For the past 20 years, Dr. Matthew E. Bunson has been active in the area of Catholic social communications and education, including writing, editing, and teaching on a variety of topics related to Church history, the papacy, the saints and Catholic culture. He is faculty chair at Catholic Distance University, a senior fellow of the St. Paul Center for Biblical Theology, and the author or co-author of over 50 books including: The Encyclopedia of Catholic History, The Pope Encyclopedia, We Have a Pope! Benedict XVI, The Saints Encyclopedia and best-selling biographies of St. Damien of Molokai and St. Kateri Tekakwitha.
The bishops of the United States began the first day of their 2017 Fall Meeting with the words of the Vatican Secretary of State, Cardinal Pietro Parolin, still very fresh in their minds. Cardinal Parolin celebrated the opening Mass for the conference on Sunday evening and then gave the bishops his personal reflections at a dinner in his honor and to mark the 100th anniversary of the conference.
In his homily for the Mass, the Cardinal spoke of the way that the issues facing the bishops in 1917 were strikingly similar to the ones with which they are grappling today – racism, immigration and the defense of the unborn and families. He called on the bishops to speak with one voice but to speak forcefully about the crises facing America and the world.
In his remarks at the dinner, the Cardinal returned to the theme of unity, telling the shepherds of America:
The accomplishments of the past century were the fruit of a unity of faith and evangelical vision that made it possible for the Church in the United States to become a prophetic voice for social justice and human development at home but also worldwide. ..In this time of epochal change that same spirit of unity is more than ever necessary , in order to confront with creativity and conviction the realities of a rapidly changing world and the task of the new evangelization ...
Unity and being a prophetic voice in culture were both on display during the first day of the meeting. Archbishop Christophe Pierre, apostolic nuncio to the United States, delivered his annual address to the bishops and asked them to discern the things about which they are passionate. He suggested three: our youth; the mission of evangelization; and the Lord Himself.
In addressing the issue of youth, the nuncio recognized the role the bishops played in recent years in confronting America’s cultural and social problems but also the goodness and heroism of American Catholics:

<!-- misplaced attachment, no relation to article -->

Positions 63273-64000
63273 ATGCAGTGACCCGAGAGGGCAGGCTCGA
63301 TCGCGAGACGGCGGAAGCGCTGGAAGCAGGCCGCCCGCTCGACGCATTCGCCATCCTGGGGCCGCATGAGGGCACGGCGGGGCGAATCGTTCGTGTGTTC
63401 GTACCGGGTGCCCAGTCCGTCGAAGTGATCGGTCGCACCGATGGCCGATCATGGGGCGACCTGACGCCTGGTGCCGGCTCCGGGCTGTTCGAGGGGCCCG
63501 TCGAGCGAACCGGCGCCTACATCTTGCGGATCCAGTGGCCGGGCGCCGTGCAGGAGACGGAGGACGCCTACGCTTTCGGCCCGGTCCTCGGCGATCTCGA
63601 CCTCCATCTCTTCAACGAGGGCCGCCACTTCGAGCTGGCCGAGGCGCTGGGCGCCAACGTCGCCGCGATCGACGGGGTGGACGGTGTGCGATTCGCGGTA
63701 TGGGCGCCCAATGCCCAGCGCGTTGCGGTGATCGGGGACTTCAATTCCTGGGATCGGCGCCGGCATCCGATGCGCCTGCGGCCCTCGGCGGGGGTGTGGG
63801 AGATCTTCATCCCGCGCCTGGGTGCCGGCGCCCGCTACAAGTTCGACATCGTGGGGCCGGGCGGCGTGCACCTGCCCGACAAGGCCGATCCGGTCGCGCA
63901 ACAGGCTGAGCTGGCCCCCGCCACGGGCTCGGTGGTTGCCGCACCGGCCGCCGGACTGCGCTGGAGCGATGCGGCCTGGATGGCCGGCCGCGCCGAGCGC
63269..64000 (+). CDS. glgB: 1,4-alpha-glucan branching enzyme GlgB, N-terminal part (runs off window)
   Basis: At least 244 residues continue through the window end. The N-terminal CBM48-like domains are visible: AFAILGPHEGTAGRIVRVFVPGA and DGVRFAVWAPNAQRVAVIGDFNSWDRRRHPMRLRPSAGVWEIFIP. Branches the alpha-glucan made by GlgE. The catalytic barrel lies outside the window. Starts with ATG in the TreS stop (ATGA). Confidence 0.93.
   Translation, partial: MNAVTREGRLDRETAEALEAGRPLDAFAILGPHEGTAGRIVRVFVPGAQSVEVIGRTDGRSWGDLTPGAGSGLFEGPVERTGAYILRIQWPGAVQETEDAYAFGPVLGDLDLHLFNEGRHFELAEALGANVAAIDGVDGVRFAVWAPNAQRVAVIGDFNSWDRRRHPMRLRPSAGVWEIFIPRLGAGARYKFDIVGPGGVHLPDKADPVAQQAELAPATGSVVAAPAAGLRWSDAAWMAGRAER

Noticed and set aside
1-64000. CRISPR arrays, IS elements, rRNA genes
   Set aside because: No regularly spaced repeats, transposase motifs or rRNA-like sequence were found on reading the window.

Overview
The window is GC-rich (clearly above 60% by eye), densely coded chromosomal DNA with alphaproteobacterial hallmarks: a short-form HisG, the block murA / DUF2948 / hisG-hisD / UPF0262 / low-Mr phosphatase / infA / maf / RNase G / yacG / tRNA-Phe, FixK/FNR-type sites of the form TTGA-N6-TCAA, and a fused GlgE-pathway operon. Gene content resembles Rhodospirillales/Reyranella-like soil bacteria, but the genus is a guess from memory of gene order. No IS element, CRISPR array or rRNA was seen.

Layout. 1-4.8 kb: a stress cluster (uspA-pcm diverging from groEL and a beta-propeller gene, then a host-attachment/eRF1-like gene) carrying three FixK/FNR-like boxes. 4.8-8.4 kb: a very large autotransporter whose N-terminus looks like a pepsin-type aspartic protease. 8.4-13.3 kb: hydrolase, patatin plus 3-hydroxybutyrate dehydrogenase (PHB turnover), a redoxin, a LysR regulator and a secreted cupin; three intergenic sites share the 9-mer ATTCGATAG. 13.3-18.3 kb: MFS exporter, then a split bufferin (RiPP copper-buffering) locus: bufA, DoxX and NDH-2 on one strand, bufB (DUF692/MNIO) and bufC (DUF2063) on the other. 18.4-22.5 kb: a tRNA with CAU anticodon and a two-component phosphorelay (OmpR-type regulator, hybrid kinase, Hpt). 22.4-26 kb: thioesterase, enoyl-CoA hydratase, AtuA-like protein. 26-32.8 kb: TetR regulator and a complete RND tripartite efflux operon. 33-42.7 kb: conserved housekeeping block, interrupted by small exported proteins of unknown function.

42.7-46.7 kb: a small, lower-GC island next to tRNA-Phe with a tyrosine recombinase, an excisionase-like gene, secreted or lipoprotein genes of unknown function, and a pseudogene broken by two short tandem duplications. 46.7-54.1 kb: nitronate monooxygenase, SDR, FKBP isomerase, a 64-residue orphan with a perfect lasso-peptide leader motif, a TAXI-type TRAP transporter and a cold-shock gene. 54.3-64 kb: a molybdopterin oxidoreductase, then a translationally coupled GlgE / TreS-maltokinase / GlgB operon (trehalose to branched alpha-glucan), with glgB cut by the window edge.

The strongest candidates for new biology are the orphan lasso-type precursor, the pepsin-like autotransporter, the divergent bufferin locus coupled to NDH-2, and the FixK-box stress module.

More recently, in the midst of racial tensions following the events of Charlottesville, your strong leadership sends a message to a young people of a Church that is prophetic and filled with good-hearted people of every race and tribe! There is a goodness in the Catholic people of this country, seen in their charity, coming to the aid of the victims of the recent hurricanes and wildfires. While being realistic about the changing demographics and declining numbers, let us be filled with a sense of urgency, the same urgency for evangelization that the Apostles had when the Holy Spirit descended on them at Pentecost. This can be a Kairos moment for the Church in America.
The nuncio went on to hold up the models of the martyr Blessed Father Stanley Rother, beatified just a few months ago, and soon-to-be blessed Father Solanus Casey. Rother, Archbishop Pierre said, “was so passionate about his people and his mission to Guatemala, even in this face of grave danger, that he heroically gave his life for it, when he could have easily abandoned his mission or stayed where it is secure. His witness is a timely reminder to be bold.” This was a perfect demonstration of embracing a permanent state of mission. So too was Casey, a humble Franciscan friar who “was not asked to carry out a great mission in the eyes of the world, but day and night, that is, permanently, his love for the Lord and his people, brought light to those in darkness.”
That permanent state of mission must also be Christocentric. “Evangelization,” Archbishop Pierre declared, “is not about us. It is about Christ who lives and works in his disciples and who is passionately in love with His flock. Your witness of going forth will send a powerful message to the flock, especially to the young, that the Church, is not self-referential, but is there for them!”